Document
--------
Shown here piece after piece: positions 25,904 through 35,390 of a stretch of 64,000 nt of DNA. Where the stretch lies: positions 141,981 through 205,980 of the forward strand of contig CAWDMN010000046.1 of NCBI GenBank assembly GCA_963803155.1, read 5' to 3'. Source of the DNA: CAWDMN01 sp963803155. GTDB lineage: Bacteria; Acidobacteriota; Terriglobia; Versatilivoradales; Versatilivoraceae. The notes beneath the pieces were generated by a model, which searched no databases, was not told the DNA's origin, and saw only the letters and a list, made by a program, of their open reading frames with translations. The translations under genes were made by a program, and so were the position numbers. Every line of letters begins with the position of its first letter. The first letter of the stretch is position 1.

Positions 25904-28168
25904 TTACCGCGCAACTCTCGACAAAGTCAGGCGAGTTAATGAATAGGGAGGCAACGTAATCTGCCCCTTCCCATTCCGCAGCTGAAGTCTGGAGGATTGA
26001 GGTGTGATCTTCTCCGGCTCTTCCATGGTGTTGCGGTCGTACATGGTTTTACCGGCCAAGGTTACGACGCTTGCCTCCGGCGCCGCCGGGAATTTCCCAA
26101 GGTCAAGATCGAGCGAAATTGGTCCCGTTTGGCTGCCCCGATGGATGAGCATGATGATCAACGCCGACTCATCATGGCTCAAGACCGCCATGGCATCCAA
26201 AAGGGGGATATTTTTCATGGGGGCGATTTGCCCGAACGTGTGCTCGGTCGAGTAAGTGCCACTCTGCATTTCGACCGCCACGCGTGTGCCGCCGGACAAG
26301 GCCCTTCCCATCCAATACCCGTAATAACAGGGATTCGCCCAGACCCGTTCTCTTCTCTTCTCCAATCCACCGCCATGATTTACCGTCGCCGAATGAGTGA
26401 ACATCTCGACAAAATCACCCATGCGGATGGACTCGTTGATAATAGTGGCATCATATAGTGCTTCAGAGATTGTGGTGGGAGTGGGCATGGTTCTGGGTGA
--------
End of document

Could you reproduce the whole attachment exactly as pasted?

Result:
Shown here piece after piece: positions 25,904 through 35,390 of a stretch of 64,000 nt of DNA. Where the stretch lies: positions 141,981 through 205,980 of the forward strand of contig CAWDMN010000046.1 of NCBI GenBank assembly GCA_963803155.1, read 5' to 3'. Source of the DNA: CAWDMN01 sp963803155. GTDB lineage: Bacteria; Acidobacteriota; Terriglobia; Versatilivoradales; Versatilivoraceae. The notes beneath the pieces were generated by a model, which searched no databases, was not told the DNA's origin, and saw only the letters and a list, made by a program, of their open reading frames with translations. The translations under genes were made by a program, and so were the position numbers. Every line of letters begins with the position of its first letter. The first letter of the stretch is position 1.

Positions 25904-28168
25904 TTACCGCGCAACTCTCGACAAAGTCAGGCGAGTTAATGAATAGGGAGGCAACGTAATCTGCCCCTTCCCATTCCGCAGCTGAAGTCTGGAGGATTGA
26001 GGTGTGATCTTCTCCGGCTCTTCCATGGTGTTGCGGTCGTACATGGTTTTACCGGCCAAGGTTACGACGCTTGCCTCCGGCGCCGCCGGGAATTTCCCAA
26101 GGTCAAGATCGAGCGAAATTGGTCCCGTTTGGCTGCCCCGATGGATGAGCATGATGATCAACGCCGACTCATCATGGCTCAAGACCGCCATGGCATCCAA
26201 AAGGGGGATATTTTTCATGGGGGCGATTTGCCCGAACGTGTGCTCGGTCGAGTAAGTGCCACTCTGCATTTCGACCGCCACGCGTGTGCCGCCGGACAAG
26301 GCCCTTCCCATCCAATACCCGTAATAACAGGGATTCGCCCAGACCCGTTCTCTTCTCTTCTCCAATCCACCGCCATGATTTACCGTCGCCGAATGAGTGA
26401 ACATCTCGACAAAATCACCCATGCGGATGGACTCGTTGATAATAGTGGCATCATATAGTGCTTCAGAGATTGTGGTGGGAGTGGGCATGGTTCTGGGTGA